That’s why I push so hard for email addresses on my website.
Nobody is going to sign up for consulting right away. The price isn’t cheap, and they need to understand what they’re going to get out of it.
So before even discussing the price, I focus on delivering value (in the form of a webinar) in exchange for that initial email address.
Do you notice something else on that example at the top of the screen?
There’s a progress bar that shows you’re 75% of the way there. Here’s why that’s important.
LeadPages saw a 28.29% conversion lift when they started using a progress bar on their forms.
These work because they play to our psychology.
Think about how you feel when you see a huge form to fill out online. The chances of you taking that next step and filling out all the requested information drops.
And yet the progress bar reverses this idea. By showing that you’re already 50-75% of the way towards accomplishing what you want, it drives up the likelihood that you’ll stick around for the eventual payoff.
There’s always ‘friction’ in a conversion sequence that might throw people off the rails before the sign-up.
Reducing the perception of ‘friction’ is a simple way to increase urgency and make people stick around long enough to commit.
Hack #3: ‘Funnel’ People into Your Opt-Ins
People are already flowing through your site.
They’re going from one place to the next, trying to find specific things (or simply continuing to browse after finishing their first blog post).
We call this ‘user flow’ or the user journey. People complete various steps before converting (or leaving).
And the good news is that you can influence these user flows by redesigning how people get from point A to B.
Here’s what a few of these user flow examples look like:
So let’s say someone clicks on an ad to get to your site.
Chances are, they’re going to bypass the homepage entirely and go instead to a landing page. They might even go through an entire conversion process without ever hitting your homepage.
Then you have others who might come from organic search and go directly to a blog post first.
And then there are others still who might type in your site directly to start at the homepage.
Ideally, you want them all to end up at the same place: your primary point of conversion. (Which is typically a micro-conversion as we just learned.)
But to get everyone to that ultimate destination, you’re probably going to have to ‘funnel’ them into the same path.
The “Behavior Flow” report inside Google Analytics, while not perfect, can help you piece together some of this information.
For example, it will show you where people are coming into your site, what pages or posts they’re reading, and where they’re trying to go next.
So you can start by making this process easier for them. Or conversely, look for the ominous red drop offs where a conversion roadblock might be sabotaging your visitors.
These big red waterfall-looking things show you where large droves of people are leaving your site. That way you can go inside and replicate their journey to figure out where the disconnect is and what it is that is causing them to bounce.
Here are a few examples of how you can ‘funnel’ people. Let’s start with incorporating many different CTAs (even on your own site) that send people to the same place.
For example, one might be a button while another might be a text link. That way it’s subtle and appeals to different people for different reasons.
That’s exactly what I do on my navigation, with the “Consulting” and “Start Here” links that send people to the same exact page.
I want more people going to that page to convert!
I want to maximize the number of visitors that page sees (because I know, based on data, that it works).
Some people might have an interest in the consulting angle, while some are looking more for in-depth information. So the different options and links appeal to different interests and quirks (see #1 above).
But ultimately, I want them going to the same place regardless of how they get there.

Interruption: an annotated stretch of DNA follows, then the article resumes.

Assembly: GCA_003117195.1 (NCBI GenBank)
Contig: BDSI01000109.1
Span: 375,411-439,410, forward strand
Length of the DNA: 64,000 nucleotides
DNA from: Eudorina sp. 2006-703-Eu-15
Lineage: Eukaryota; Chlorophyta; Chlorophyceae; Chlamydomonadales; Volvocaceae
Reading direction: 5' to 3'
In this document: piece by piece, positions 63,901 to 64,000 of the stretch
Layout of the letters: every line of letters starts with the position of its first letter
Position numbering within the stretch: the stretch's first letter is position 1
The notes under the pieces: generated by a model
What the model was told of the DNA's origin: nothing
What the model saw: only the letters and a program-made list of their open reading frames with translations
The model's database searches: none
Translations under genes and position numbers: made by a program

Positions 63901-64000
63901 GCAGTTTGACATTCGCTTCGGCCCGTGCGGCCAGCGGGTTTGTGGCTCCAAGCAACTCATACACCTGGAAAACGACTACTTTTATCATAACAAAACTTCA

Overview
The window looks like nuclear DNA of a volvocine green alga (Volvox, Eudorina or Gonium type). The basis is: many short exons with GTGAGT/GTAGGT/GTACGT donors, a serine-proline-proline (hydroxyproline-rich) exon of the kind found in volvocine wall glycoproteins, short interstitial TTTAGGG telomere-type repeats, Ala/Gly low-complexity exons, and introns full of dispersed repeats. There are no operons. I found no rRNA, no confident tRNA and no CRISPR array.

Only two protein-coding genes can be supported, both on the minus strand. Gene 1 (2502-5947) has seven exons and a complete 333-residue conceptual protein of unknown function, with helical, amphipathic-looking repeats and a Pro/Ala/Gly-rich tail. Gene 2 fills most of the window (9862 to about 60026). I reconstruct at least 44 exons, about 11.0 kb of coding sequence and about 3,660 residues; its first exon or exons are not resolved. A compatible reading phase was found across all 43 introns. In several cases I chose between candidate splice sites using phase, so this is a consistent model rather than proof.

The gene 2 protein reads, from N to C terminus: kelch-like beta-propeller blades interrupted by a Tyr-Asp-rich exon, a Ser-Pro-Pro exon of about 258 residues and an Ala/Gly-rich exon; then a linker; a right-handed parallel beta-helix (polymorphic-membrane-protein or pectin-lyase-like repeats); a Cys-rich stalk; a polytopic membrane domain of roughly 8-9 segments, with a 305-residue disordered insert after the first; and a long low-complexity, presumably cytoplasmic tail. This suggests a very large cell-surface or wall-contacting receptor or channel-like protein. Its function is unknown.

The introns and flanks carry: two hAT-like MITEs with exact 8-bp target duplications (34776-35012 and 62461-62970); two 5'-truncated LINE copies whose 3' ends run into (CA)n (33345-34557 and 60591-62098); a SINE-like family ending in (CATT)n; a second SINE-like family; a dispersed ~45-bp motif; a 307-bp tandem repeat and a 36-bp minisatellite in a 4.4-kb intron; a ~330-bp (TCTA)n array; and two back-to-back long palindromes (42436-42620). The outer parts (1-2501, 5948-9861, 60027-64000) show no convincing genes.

That’s one side of the coin.
The other is to take away options from people.
Here’s what I mean.
For example, Backlinko is primarily famous for their content. But when you visit the homepage, there’s no simple blog link or ‘latest posts’ section found.
There is an “SEO Hacks” link. But that one takes you to a landing page instead of throwing you into content.
And it’s not until you get all the way down to the footer do you see a blog link.
It’s not that he doesn’t want you to read his blog. He just wants you to convert, more!
Besides, many of Brian’s readers are coming into his site through content (which you can verify with the Behavior Report) and then bouncing back to his homepage afterward (when they’re ready to opt-in).
Giving you easy access to the blog would have meant you’re spending all your time getting distracted with consuming content instead of handing over your email address to him.
One workaround that literally popped up for this is the Welcome Gate. No matter where you came into a site, they would attempt to show you the same exact thing initially:
Many websites, like Groupon, just started changing their homepage to be a stand alone welcome gate, so it was the default page you hit when you visited their site.
The welcome gate was a variation on overlays and pop-ups. You also have the top bar that would drop down (like Hello Bar) and now the slide-in box that suddenly appears.
In each case, you’re being ‘funneled’ to the primary offer.
Why are these pushy techniques proving so popular?
Once again, it’s because they work.
“Websites with pop-ups consistently outperform websites with no pop-ups,” according to CrazyEgg.
OptinMonster says by as much as 2100% in some cases!
Let’s compare the results.
Take your passive email opt-in areas like placing an email form on the blog sidebar. These only convert a measly 0.4% of visitors, while the more aggressive, pushy ones convert at several times that rate.
See! The results aren’t even close.
A/B testing is only helpful to a certain point.
It’s not that’s it’s bad necessarily. But you can often find a better bang for your buck (and time spent) doing other tactics, instead.
You should start with testing ‘big’ elements on your site, like which customer segments or personas convert better than others. Because too often, small tests like the button color only produce tiny results (if any).
Your next step is to drive up micro-conversions. Get people to make little commitments before asking them for the big one at the end of the day (pay day).
You do that through ‘funneling’ your site traffic. You can add multiple CTAs for the same key pages and even take away some competing sections so that people don’t get distracted from their goal.
Then seal the deal with assertive pop ups, slide ins, and drop downs that give your readers offers that they can’t refuse.
What is your favorite technique to drive conversions (besides A/B testing)?